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Insulin-like growth factor 2 (IGF2) protects against Huntington's disease through the extracellular disposal of protein aggregates.
Acta Neuropathol. 2020 Jul 08 [Online ahead of print]AN

Abstract

Impaired neuronal proteostasis is a salient feature of many neurodegenerative diseases, highlighting alterations in the function of the endoplasmic reticulum (ER). We previously reported that targeting the transcription factor XBP1, a key mediator of the ER stress response, delays disease progression and reduces protein aggregation in various models of neurodegeneration. To identify disease modifier genes that may explain the neuroprotective effects of XBP1 deficiency, we performed gene expression profiling of brain cortex and striatum of these animals and uncovered insulin-like growth factor 2 (Igf2) as the major upregulated gene. Here, we studied the impact of IGF2 signaling on protein aggregation in models of Huntington's disease (HD) as proof of concept. Cell culture studies revealed that IGF2 treatment decreases the load of intracellular aggregates of mutant huntingtin and a polyglutamine peptide. These results were validated using induced pluripotent stem cells (iPSC)-derived medium spiny neurons from HD patients and spinocerebellar ataxia cases. The reduction in the levels of mutant huntingtin was associated with a decrease in the half-life of the intracellular protein. The decrease in the levels of abnormal protein aggregation triggered by IGF2 was independent of the activity of autophagy and the proteasome pathways, the two main routes for mutant huntingtin clearance. Conversely, IGF2 signaling enhanced the secretion of soluble mutant huntingtin species through exosomes and microvesicles involving changes in actin dynamics. Administration of IGF2 into the brain of HD mice using gene therapy led to a significant decrease in the levels of mutant huntingtin in three different animal models. Moreover, analysis of human postmortem brain tissue and blood samples from HD patients showed a reduction in IGF2 level. This study identifies IGF2 as a relevant factor deregulated in HD, operating as a disease modifier that buffers the accumulation of abnormal protein species.

Authors+Show Affiliations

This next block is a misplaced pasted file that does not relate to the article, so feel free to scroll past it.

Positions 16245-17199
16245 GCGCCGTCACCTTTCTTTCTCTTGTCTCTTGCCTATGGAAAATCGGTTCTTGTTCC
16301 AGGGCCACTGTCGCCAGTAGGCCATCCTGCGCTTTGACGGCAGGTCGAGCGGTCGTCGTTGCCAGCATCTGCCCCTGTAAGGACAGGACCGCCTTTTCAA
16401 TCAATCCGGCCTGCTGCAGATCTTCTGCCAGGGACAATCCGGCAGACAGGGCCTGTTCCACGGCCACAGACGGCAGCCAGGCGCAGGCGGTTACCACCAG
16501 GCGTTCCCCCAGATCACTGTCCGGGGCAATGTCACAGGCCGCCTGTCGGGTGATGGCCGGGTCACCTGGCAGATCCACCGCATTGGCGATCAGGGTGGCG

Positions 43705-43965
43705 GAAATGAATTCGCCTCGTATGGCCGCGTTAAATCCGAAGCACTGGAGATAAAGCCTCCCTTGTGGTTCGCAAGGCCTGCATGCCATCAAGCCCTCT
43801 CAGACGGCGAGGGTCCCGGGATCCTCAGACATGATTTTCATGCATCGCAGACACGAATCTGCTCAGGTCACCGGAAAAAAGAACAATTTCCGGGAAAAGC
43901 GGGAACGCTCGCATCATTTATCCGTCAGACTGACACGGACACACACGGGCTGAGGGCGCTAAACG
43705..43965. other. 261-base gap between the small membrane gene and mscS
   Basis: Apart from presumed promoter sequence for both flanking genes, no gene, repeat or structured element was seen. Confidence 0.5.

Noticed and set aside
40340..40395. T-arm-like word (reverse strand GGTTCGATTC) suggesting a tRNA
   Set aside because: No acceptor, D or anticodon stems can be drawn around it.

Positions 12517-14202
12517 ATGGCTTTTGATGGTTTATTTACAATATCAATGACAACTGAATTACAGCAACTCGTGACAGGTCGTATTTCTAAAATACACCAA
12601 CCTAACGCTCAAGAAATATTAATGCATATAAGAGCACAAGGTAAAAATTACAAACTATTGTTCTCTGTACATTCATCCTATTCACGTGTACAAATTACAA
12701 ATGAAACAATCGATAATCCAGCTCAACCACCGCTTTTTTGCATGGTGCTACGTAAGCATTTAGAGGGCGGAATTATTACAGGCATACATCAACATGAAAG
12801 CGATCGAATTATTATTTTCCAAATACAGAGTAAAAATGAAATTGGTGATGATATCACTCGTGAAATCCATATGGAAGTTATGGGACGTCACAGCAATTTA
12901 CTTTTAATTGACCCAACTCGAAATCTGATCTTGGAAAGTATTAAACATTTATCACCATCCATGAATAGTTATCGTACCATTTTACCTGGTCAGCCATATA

Faculty of Medicine, Biomedical Neuroscience Institute, University of Chile, Santiago, Chile. Center for Geroscience, Brain Health and Metabolism, Santiago, Chile. Program of Cellular and Molecular Biology, Institute of Biomedical Sciences, Sector B, Second Floor, Faculty of Medicine, University of Chile, Independencia 1027, P.O. Box 70086, Santiago, Chile.Faculty of Medicine, Biomedical Neuroscience Institute, University of Chile, Santiago, Chile. Center for Geroscience, Brain Health and Metabolism, Santiago, Chile. Program of Cellular and Molecular Biology, Institute of Biomedical Sciences, Sector B, Second Floor, Faculty of Medicine, University of Chile, Independencia 1027, P.O. Box 70086, Santiago, Chile. Center for Integrative Biology, Faculty of Sciences, University Mayor, Santiago, Chile.Department of Biomedical Sciences of Cells and Systems, University Medical Center Groningen, University of Groningen, Groningen, The Netherlands.Department of Biomedical Sciences of Cells and Systems, University Medical Center Groningen, University of Groningen, Groningen, The Netherlands.Faculty of Medicine, Biomedical Neuroscience Institute, University of Chile, Santiago, Chile. Center for Geroscience, Brain Health and Metabolism, Santiago, Chile. Center for Integrative Biology, Faculty of Sciences, University Mayor, Santiago, Chile.Center for Geroscience, Brain Health and Metabolism, Santiago, Chile. Department of Cell Biology, Faculty of Sciences, University of Chile, Santiago, Chile.Department of Molecular Medicine, The Scripps Research Institute, La Jolla, CA, USA.Faculty of Medical Sciences, University of Santiago de Chile, Santiago, Chile.Center for Geroscience, Brain Health and Metabolism, Santiago, Chile. Center for Integrative Biology, Faculty of Sciences, University Mayor, Santiago, Chile.Department of Immunology and Infectious Diseases, Harvard School of Public Health, Boston, MA, 02115, USA.Proteostasis Therapeutics, Cambridge, MA, USA.Proteostasis Therapeutics, Cambridge, MA, USA.Sagol School of Neuroscience, Tel Aviv University, Tel Aviv, Israel. George Wise Faculty of Life Sciences, School of Molecular Cell Biology and Biotechnology, Tel Aviv University, Tel Aviv, Israel.Sagol School of Neuroscience, Tel Aviv University, Tel Aviv, Israel. George Wise Faculty of Life Sciences, School of Molecular Cell Biology and Biotechnology, Tel Aviv University, Tel Aviv, Israel.Sagol School of Neuroscience, Tel Aviv University, Tel Aviv, Israel. George Wise Faculty of Life Sciences, School of Molecular Cell Biology and Biotechnology, Tel Aviv University, Tel Aviv, Israel.Buck Institute for Research on Aging, Novato, CA, 94945, USA.Rare and Neurological Diseases Therapeutic Area, Sanofi, 49 New York Avenue, Framingham, MA, 01701, USA.Faculty of Sciences, Institute of Biochemistry and Microbiology, University Austral of Chile, Valdivia, Chile.Faculty of Medicine, Institute of Anatomy, Histology and Pathology, University Austral of Chile, Valdivia, Chile.Center for Geroscience, Brain Health and Metabolism, Santiago, Chile. Center for Integrative Biology, Faculty of Sciences, University Mayor, Santiago, Chile. Buck Institute for Research on Aging, Novato, CA, 94945, USA.Buck Institute for Research on Aging, Novato, CA, 94945, USA.Buck Institute for Research on Aging, Novato, CA, 94945, USA.Department of Molecular Medicine, The Scripps Research Institute, La Jolla, CA, USA.Center for Geroscience, Brain Health and Metabolism, Santiago, Chile. Department of Cell Biology, Faculty of Sciences, University of Chile, Santiago, Chile. Buck Institute for Research on Aging, Novato, CA, 94945, USA.Department of Biomedical Sciences of Cells and Systems, University Medical Center Groningen, University of Groningen, Groningen, The Netherlands.Faculty of Medicine, Biomedical Neuroscience Institute, University of Chile, Santiago, Chile. rene.vidal@umayor.cl. Center for Geroscience, Brain Health and Metabolism, Santiago, Chile. rene.vidal@umayor.cl. Center for Integrative Biology, Faculty of Sciences, University Mayor, Santiago, Chile. rene.vidal@umayor.cl.Faculty of Medicine, Biomedical Neuroscience Institute, University of Chile, Santiago, Chile. chetz@med.uchile.cl. Center for Geroscience, Brain Health and Metabolism, Santiago, Chile. chetz@med.uchile.cl. Program of Cellular and Molecular Biology, Institute of Biomedical Sciences, Sector B, Second Floor, Faculty of Medicine, University of Chile, Independencia 1027, P.O. Box 70086, Santiago, Chile. chetz@med.uchile.cl. Buck Institute for Research on Aging, Novato, CA, 94945, USA. chetz@med.uchile.cl.